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BDA to announce Ultra HD Blu-ray standard next quarter – report

The Blu-ray disc association (BDA) has been working on a new BD specification that supports ultra-high-definition (UHD) 4K resolution for about a year now. Apparently, the organization is on-track with formal announcement of Ultra HD Blu-ray disc standard in the second quarter of 2015, according to a media report.

The new Ultra HD Blu-ray disc standard will, as expected, use H.265/HEVC codec as well as Blu-ray media with 33GB layers, which is similar to the BD XL optical discs, something that Samsung proposed to use last year. Dual-layer UHD BD media will feature 66GB capacity, whereas triple-layer media will sport 100GB capacity. For some reason, members of the BDA decided not to support quad-layer discs that can store up to 133GB of data. The UHD Blu-ray disc specification will support ultra-HD resolutions with 60Hz refresh rate, 10-bit colour and other features, reports DigiTimes citing spokespeople from Panasonic. Unfortunately, it looks like 12-bit colour encoding will not be a part of the new spec.

While it is guaranteed that the new Blu-ray 4K UHD standard will support 3840*2160 resolution of current 4K televisions and computer displays, it is unclear whether it will support 4096*2160 resolution, which is the “official” 4K resolution of Digital Cinema Initiatives (DCI), a joint venture of major motion picture studios, formed to establish a standard architecture for digital cinema systems.

Ultra HD Blu-ray Disc players will support HDMI 2.0 and all-new system-on-chips that support H.265/HEVC codec along with other technologies that will be a part of the UHD Blu-ray specifications. While there are numerous H.265/HEVC-supporting SoCs for TVs on the market already, it is unknown whether they will be compatible with the official BDA’s Ultra HD Blu-ray standard.

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Last year a BDA official said that the new ultra-high-definition Blu-ray disc technology would offer much more than just higher resolution. Among the key things are support for deeper colours, high-dynamic range, new content protection technologies and a way to enjoy UHD content on mobile devices.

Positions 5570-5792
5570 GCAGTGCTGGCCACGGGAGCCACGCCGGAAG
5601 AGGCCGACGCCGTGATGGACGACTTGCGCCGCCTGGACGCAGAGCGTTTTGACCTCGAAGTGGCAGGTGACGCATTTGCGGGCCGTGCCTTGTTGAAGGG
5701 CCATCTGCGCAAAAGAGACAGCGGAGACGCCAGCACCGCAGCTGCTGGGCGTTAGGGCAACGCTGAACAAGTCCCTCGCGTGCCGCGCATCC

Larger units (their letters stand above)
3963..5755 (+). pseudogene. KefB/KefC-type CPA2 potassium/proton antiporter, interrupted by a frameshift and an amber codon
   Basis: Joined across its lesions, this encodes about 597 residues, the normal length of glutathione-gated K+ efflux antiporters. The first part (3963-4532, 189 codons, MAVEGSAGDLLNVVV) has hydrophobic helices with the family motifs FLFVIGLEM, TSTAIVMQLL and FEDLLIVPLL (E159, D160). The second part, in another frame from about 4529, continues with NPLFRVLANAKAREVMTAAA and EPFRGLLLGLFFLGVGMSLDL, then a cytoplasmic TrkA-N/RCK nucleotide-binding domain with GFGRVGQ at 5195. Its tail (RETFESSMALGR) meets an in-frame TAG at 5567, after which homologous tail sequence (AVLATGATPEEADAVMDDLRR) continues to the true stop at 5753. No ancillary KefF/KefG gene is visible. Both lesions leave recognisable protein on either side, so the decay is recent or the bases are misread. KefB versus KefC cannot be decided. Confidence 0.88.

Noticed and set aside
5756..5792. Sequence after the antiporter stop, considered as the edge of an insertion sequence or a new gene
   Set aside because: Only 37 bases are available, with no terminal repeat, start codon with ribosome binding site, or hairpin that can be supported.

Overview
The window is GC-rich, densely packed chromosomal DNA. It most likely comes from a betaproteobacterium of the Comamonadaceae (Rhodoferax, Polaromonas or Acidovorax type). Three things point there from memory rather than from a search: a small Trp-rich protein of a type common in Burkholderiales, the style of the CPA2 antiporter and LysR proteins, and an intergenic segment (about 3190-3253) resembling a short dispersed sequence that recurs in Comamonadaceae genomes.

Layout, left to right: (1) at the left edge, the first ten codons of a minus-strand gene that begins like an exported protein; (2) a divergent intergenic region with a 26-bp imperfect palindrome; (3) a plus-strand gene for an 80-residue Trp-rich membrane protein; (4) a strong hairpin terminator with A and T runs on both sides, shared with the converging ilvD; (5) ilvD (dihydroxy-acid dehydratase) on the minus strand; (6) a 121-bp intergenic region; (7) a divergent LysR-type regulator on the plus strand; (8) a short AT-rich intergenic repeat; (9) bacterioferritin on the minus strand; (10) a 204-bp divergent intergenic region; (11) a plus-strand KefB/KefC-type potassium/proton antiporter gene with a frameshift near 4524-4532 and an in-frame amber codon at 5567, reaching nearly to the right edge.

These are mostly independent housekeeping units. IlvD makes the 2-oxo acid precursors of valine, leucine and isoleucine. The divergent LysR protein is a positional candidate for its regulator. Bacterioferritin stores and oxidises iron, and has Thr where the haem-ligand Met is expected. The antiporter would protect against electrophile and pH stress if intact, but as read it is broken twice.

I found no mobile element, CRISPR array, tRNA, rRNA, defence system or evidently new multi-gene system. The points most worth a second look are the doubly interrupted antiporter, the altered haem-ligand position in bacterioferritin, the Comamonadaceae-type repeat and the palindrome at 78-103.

“As with the original specs, we need to make sure that we will deliver 4K/UHD performance that’s second to none, as this is what everyone will expect from Blu-ray,” said Victor Matsuda, the BDA’s global promotions committee chairman. “This means not just looking at delivering the requisite number of pixels, but at the range of features that contribute to the overall consumer experience – factors such as high dynamic range, bit depth, color gamut, content protection and mobility and digital bridge opportunities that encourage content ownership and collection and enable flexible enjoyment of that content in mobile environments. We’re looking at the entire range and will be prepared to talk about those features as the specification approaches completion.”

If the BDA announces its new UHD BD specification in the second quarter of 2014, then actual players will emerge by the end of the year. Typically, first-generation consumer electronics devices are overpriced. Moreover, availability of content on ultra-high-definition Blu-ray media will be limited.

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KitGuru Says: While it is logical that the BDA decided not to wait till Sony and Panasonic develop their new optical disc standard with recording capacity of at least 300GB per disc (which is expected to be ready by late 2015 and which will be required for 8K UHD movies in 7680*4320 resolution several years from now), it is rather surprising that the Blu-ray disc association decided not to use 133GB media for the UHD BD standard.

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